First up, team names. A fan can’t be embarrassed to let you know who they’re rooting for. Declaring fandom of the Detroit Pistons, for example, instills a steely disposition, saying, “Don’t mess with me, or I’ll get fired up like a piston!” A fan of the Superchargers of Los Angeles? Well, clearly they’re supercharged all the way up to run for some gosh darn touchdowns! Team names matter. With regard to the AAF, my ranking is as follows:
Team Name Ranking:
8. Birmingham Iron – Yes, iron is a metal. It can be forged into something useful, but iron itself isn’t exactly threatening or cool. Plus, it limits the color scheme to dull, unattractive colors.
7. Atlanta Legends – A bit obvious. Everyone wants to be a legend, but it’s generic. Something more anthropomorphic would’ve been nice.
6. Salt Lake Stallions – The horse thing is so overdone. Do you know what happens to stallions? They get mounted. Congratulations, Salt Lake.
5. Arizona Hotshots – This is the first team on this list that I think understands the importance of a name. It’s still a bit vague, but it captures the humor part of the entertainment industry. “Hey, hotshot, you’re on fire!”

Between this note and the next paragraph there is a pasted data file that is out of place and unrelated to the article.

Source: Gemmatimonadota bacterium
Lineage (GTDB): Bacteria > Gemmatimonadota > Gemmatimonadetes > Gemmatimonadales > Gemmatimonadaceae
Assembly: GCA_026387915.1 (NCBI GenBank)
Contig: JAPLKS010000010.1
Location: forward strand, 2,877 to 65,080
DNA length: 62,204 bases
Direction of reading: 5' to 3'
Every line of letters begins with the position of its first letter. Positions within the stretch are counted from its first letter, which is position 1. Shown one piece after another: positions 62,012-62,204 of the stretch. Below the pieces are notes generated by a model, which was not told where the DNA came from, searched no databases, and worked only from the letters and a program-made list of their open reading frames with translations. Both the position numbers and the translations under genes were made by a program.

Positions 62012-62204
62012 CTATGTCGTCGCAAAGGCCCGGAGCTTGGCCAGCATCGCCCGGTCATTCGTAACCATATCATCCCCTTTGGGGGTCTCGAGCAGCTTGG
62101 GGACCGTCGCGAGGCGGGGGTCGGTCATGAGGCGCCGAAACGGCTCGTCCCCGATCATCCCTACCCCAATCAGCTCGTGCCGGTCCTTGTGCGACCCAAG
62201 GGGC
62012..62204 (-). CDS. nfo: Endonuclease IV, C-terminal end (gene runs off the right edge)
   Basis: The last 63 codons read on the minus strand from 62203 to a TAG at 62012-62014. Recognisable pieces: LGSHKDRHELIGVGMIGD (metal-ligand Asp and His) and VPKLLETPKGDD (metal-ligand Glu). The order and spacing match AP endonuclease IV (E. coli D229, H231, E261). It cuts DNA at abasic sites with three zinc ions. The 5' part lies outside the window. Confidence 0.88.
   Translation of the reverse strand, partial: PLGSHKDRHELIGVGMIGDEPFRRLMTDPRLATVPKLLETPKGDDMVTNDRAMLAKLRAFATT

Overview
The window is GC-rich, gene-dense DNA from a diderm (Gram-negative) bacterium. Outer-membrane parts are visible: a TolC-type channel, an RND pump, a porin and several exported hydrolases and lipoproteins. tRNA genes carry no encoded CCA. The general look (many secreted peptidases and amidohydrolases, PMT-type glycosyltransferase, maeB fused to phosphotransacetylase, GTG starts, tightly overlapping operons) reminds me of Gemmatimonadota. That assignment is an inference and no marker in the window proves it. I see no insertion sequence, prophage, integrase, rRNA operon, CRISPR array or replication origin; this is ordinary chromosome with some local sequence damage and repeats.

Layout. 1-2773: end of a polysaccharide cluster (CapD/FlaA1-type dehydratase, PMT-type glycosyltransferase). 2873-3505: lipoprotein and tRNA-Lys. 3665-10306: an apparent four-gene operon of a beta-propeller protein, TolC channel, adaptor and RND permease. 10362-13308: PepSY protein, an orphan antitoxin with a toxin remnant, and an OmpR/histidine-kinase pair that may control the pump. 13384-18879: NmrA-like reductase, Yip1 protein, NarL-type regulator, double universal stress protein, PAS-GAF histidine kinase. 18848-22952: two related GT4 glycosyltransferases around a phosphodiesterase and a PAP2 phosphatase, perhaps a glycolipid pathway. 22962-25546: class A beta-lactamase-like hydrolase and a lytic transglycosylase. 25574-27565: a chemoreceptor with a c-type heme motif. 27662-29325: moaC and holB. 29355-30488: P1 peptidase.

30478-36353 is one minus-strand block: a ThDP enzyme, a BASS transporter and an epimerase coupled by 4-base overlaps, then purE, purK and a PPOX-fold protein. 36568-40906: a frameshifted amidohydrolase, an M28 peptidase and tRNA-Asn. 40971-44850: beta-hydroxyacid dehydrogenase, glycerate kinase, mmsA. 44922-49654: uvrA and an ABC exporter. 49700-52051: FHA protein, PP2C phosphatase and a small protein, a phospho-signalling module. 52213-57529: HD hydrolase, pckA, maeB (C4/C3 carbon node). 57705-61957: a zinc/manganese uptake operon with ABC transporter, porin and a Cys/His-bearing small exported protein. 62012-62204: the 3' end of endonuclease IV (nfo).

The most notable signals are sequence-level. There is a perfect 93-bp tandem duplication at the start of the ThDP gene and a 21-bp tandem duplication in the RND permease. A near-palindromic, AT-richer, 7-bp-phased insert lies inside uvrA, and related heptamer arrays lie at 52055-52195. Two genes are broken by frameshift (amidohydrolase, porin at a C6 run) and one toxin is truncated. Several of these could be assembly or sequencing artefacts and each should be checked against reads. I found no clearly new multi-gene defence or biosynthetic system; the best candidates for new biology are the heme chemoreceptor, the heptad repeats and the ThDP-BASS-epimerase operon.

4. Memphis Express – They’re going to take an express train to the top! It could be a jet, it could be a train, it could be a really fast running back going endzone to endzone. Simple, but hits the mark.
3. San Antonio Commanders – This is where I start to say, “Yassss queen!” in response to these team names. It’s militaristic. It’s fierce. San Antonio isn’t full of frontline infantry men that are there to do the dirty work. They’re commanding the charge.
2. San Diego Fleet – You know what’s more intimidating than a military commander? A fleet of warships. Do you know how many sailors those things can hold? Have you ever seen Top Gun? Any one of those aircraft carriers of San Diego could have Maverick aboard. Watch out.
1. Orlando Apollos – It’s Greek. It’s godly. It’s not just the Apollo, Greek god of the sun. It’s the Apollos. You think one Greek god is tough? What about a whole football team of them? Oh, by the way, what did Apollo ride? A chariot of fire. Yeah, game over forever.